Rev. Nick Demuynck GETTING TO KNOW NICK & SAVANNAH A LITTLE BETTER - HIS OWN WORDS SINCE ARRIVING IN 2020 It is hard to believe that it has been almost two years since I began my call here at Eastminster, and it is even harder to believe that this entire time has been during a global pandemic. This is certainly not how I imagined beginning my pastoral ministry, but nevertheless, here we are. That being said, it has been an absolute pleasure to be in ministry here, and I am grateful for the chance to walk side-by-side with all of you as we continue to grow in our life of faith together.


My wife, Savannah, is a graduate of the lesser school in North Carolina, (just kidding!) the University of North Carolina, so being a “house divided” is part of our family’s identity. Good thing I am not competitive. Savannah also received her M. Div from Austin Seminary and is finally a pastor in the area (she used to commute to Myers Park Pres.). She just joined Lake Murray PC's staff as their Associate Pastor for Spiritual Formation, and I could not be more excited for her! I cannot put into words what a blessing it is to share this life of ministry with Savannah and grow in our callings together. It is truly a gift, and I could not ask for a better partner to be in life and ministry with.

I think we would all agree that the last few years have been very "different." Due to COVID restrictions, I've not even had the chance to meet so many of you, so I wanted to take a moment to just share a little bit about myself. Here goes...I call Wake Forest, NC, home although we moved around a little bit in my adolescence due to career changes. What do I like to do when I am not at EPC? Possibly my greatest interest outside of churchand some youth and college students already know this- but I am a HUGE sports guy! I can be found sitting on the couch or hanging with friends watching a myriad of different sports any day of the week. Speaking of college football, I am also a graduate of North Carolina State University (anyone heard of the Wolfpack?) with a bachelor's in Parks, Recreation, and Tourism Management, and a focus in Nonprofit Studies. More recently, I received my Masters of Divinity (M. Div.) from Austin Presbyterian Theological Seminary.

I'd like to also brag a little on the students here at Eastminster. Even during pandemic times, these high school and college students are loyal to their church and their God, and maybe to their parents too, but they just keep coming back, and I am so grateful! In closing, I look forward to meeting more and more of you soon. Until then, may God continue to bless you and keep you!



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Member Milestones... Newborns Q1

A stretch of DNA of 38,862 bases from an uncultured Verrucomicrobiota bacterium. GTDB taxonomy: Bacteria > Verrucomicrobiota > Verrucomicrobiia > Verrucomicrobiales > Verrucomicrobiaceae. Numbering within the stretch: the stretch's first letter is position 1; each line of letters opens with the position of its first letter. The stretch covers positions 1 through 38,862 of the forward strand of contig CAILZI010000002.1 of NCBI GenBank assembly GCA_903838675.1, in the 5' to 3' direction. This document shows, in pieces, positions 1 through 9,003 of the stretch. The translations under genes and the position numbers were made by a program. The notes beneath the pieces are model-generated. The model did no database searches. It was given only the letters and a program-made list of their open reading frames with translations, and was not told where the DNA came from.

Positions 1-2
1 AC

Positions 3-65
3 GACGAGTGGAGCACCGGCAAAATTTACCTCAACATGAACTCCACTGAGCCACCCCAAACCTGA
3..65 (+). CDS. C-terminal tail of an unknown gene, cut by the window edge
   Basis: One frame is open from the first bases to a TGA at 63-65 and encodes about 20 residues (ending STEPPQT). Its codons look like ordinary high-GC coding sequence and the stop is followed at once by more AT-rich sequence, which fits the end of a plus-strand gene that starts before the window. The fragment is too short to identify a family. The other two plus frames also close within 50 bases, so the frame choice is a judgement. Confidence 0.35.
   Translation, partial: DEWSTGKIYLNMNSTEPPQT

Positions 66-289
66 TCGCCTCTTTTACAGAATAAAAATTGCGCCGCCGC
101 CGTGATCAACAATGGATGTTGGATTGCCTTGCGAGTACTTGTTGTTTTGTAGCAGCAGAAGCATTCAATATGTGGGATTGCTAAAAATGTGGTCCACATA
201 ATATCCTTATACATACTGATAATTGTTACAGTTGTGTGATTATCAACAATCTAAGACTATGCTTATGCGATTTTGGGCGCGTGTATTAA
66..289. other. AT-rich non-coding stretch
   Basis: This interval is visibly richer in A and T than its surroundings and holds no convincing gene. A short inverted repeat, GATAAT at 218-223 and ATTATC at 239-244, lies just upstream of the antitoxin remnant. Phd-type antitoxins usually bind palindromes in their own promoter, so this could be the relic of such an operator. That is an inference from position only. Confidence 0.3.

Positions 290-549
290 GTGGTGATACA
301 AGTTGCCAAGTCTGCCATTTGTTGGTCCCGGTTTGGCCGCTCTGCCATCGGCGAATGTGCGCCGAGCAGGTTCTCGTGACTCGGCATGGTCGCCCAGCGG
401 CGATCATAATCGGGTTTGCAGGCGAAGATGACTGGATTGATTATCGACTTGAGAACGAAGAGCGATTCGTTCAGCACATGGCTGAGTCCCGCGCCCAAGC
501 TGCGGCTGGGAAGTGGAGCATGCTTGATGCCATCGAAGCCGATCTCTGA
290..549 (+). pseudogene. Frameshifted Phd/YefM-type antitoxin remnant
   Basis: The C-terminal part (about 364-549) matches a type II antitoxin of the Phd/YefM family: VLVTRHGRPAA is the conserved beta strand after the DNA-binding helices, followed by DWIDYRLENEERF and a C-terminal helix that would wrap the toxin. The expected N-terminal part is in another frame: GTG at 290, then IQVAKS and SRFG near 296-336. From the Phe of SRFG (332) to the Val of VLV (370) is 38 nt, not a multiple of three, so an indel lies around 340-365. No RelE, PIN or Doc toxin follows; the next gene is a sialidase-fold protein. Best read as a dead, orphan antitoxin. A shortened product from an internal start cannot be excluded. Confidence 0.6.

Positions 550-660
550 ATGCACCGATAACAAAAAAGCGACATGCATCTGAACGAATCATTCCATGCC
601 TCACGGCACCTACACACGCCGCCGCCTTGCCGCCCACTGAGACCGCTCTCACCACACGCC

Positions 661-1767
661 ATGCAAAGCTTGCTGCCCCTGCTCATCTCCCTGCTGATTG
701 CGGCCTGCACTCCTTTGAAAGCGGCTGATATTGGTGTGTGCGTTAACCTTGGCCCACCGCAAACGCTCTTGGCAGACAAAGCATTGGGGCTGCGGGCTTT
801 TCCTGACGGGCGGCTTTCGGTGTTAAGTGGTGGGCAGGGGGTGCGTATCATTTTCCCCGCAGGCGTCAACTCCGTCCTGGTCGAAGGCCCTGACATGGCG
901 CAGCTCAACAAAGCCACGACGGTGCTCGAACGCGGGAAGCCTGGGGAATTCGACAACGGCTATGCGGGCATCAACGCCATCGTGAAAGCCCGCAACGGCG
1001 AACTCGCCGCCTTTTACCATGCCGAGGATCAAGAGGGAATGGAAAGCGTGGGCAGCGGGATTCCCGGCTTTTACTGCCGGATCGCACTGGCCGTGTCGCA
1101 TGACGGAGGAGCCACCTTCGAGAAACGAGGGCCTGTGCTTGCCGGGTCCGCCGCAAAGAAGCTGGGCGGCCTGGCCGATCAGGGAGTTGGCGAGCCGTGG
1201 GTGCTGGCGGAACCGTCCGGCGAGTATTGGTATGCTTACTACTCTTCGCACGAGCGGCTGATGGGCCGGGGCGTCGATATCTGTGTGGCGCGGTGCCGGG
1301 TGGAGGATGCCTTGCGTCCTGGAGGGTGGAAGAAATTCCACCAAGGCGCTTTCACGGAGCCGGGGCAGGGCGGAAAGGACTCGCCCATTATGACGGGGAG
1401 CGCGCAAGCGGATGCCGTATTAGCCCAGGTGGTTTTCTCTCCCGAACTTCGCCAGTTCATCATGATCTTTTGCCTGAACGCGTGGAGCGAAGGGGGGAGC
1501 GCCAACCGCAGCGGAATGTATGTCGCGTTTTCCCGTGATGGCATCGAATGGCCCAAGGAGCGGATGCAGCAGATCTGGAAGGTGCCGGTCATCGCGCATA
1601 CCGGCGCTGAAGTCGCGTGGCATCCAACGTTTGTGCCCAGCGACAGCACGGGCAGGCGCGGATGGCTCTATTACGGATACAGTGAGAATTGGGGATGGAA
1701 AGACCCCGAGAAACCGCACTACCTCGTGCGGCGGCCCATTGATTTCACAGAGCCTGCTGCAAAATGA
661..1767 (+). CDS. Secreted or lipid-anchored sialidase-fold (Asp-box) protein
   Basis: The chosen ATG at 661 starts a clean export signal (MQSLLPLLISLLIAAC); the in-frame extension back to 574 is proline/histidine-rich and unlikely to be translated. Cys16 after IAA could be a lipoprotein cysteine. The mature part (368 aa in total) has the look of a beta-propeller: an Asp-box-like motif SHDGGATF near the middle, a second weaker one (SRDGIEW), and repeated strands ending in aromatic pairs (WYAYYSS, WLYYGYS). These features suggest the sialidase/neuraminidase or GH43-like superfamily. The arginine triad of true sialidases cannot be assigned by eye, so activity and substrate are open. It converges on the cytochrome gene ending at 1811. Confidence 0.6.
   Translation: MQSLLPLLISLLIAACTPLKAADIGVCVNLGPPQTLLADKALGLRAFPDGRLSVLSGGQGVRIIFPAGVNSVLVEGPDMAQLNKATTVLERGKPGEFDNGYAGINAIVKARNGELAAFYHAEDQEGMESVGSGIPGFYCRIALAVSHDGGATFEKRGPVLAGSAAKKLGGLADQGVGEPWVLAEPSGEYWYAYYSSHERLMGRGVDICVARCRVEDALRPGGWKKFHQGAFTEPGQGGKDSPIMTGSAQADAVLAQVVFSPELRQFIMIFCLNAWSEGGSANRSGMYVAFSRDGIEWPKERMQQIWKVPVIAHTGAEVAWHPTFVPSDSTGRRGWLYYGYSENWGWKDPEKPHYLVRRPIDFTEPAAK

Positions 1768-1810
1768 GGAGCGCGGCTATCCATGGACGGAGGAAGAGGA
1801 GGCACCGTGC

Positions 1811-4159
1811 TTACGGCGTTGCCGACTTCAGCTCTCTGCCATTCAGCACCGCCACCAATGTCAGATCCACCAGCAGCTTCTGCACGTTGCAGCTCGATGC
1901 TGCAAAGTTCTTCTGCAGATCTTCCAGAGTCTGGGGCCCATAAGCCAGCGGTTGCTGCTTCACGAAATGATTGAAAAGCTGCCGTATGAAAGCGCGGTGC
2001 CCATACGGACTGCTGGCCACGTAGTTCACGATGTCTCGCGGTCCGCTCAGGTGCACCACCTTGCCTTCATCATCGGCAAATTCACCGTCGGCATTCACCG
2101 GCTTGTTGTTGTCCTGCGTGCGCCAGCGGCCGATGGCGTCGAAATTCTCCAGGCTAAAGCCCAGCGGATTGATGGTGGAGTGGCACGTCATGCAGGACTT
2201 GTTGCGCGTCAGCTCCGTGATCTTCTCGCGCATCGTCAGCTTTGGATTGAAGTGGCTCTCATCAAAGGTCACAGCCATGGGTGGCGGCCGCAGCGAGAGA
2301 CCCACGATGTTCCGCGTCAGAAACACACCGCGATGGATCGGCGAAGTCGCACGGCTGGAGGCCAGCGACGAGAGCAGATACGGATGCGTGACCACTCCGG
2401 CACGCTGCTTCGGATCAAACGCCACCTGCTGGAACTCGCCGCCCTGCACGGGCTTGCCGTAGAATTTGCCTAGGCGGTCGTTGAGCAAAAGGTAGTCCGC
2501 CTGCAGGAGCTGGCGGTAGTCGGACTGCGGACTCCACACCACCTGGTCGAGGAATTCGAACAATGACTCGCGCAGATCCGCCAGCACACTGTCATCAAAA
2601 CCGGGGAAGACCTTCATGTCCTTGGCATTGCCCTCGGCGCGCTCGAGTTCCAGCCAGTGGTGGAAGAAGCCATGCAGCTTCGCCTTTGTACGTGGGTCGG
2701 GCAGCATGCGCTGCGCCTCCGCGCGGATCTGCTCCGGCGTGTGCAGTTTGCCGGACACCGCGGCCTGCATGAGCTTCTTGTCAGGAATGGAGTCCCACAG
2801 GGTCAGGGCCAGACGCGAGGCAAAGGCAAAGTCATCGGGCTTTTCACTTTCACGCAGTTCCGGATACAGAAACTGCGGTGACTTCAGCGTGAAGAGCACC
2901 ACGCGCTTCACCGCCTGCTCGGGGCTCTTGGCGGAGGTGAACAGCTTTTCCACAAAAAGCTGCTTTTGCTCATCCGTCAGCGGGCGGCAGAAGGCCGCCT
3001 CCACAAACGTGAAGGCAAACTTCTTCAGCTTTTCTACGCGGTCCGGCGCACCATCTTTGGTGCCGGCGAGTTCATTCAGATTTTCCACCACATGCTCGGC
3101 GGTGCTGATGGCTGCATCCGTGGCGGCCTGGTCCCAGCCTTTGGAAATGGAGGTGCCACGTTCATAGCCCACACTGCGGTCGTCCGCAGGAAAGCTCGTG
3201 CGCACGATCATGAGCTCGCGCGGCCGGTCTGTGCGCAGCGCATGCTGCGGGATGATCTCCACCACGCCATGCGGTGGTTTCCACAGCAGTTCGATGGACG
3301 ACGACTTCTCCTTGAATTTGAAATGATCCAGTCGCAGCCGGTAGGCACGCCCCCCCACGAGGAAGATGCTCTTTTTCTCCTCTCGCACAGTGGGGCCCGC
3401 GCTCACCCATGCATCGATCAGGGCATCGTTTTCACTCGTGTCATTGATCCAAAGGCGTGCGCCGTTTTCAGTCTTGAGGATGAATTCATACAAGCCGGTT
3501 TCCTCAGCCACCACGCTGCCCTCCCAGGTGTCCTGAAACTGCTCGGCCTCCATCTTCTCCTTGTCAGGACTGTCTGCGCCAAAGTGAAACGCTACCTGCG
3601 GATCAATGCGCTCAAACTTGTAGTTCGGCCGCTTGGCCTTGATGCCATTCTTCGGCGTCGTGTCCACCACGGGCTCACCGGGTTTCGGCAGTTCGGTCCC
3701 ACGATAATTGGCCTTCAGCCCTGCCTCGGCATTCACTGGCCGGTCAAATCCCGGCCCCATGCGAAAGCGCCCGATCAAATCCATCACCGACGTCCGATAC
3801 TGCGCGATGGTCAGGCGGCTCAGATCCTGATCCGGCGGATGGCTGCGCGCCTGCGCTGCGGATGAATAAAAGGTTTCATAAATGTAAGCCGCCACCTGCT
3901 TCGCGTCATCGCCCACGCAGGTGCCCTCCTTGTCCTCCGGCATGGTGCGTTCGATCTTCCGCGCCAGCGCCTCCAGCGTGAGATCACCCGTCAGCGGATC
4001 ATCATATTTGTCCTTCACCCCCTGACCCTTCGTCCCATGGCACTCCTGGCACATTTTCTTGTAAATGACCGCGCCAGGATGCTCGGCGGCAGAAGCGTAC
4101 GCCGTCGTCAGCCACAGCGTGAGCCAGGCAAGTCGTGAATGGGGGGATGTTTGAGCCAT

Ada Frances Griffin Elliott Alexander Hassinger Clara Louise McWilliams Mills Grace Snell James Molony Tupper

Thirteen Q1

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Dean Albert Julian Barber Ainsley Carrington Virginia Cruea Evan Dampier McCall Daves Colin Fitzgerald


Alex Magargle Ava Stone Dalton Stursberg Jack Wilson Reese Wingo Jackson Scott Wright Sullivan Wright

...Newsworthy Birthdays in Q1 Mark Brown Taylor Brown Cooper Burke Tia Curnias Christian Hendricks Rivers McElveen William Morris Merrick Richardson Donald Tomlin Jake Whitener Luke Williams

Keller Barron Margaret Batson Sarah Brown Margie Brown Sandra Bryant Pud Clarke Rankin Craig Barbara Dixon Jerry Fuller Bill Gillespie Happy Hays Lloyd Hendricks Ross Holmes Alex Jenkins

Eighteen Q1

Pierrine Johnson Chip King Julia Markley Harry Mashburn Mary McNair Beverly Mims Gene Mitchell Marianne Murphy Joy Padgett Esther Pearman Henry Price Betty Ann Schroeder Ann St. John Leland Williams


Eighty& Up Q1


Don't see your name? Contact Christina Siokos (ext. 123) so we can update our member database. EASTMINSTER TODAY


Taking the "First Step" Bethany and Jesse Parker - Jesse joins by reaffirmation of faith and Bethany by transfer of letter from Church of Our Saviour in Jacksonville, FL. They live on Forest Drive. Bethany is EPC’s Middle School Youth Director and Jesse is a Substitute Teacher for Richland School District 1 and is also at EPC on the tech team. They join many youth and young adults in membership.

Emily and Luke Richardson join by reaffirmation of faith. They live on Dearborn Road. Luke is an associate attorney at Collins & Lacy, P.C., and Emily is also an attorney at McAngus Goudelock & Courie. They have an 11-month old son named Joseph (Jay). They join their friends the Lawsons and Abramsons in membership.

Sara and Julius Weathers join by reaffirmation of faith. They live on Brentwood Drive. Julius is in business development at THS Constructors, Inc., and Sara is an attorney. They join their friends Melissa & Charlie Mimms in membership.



Welcome New Members Jenny Moss joins by transfer of letter from Trinity Methodist Church in Sumter, SC. She lives on Shady Lane with husband, Charlie Moss. Jenny is a self-employed artist and owner of The Mustard Seed. She joins family Meredith and Daniel Christenberry and friends Jane and Frank Shuler, Julie and Wane O’Neal, and Connie and Mac Leppard in membership.

Pam Summers joins by reaffirmation of faith. She lives on Monroe Street. Pam is a retired registered nurse. She joins her friends Becky Airhart, Julie O’Neal, and Meredith and Daniel Christenberry in membership.




Eastminster Presbyterian Church 3200 Trenholm Road Columbia, SC 29204

Nonprofit Org. US POSTAGE PAID Columbia, SC PERMIT No. 27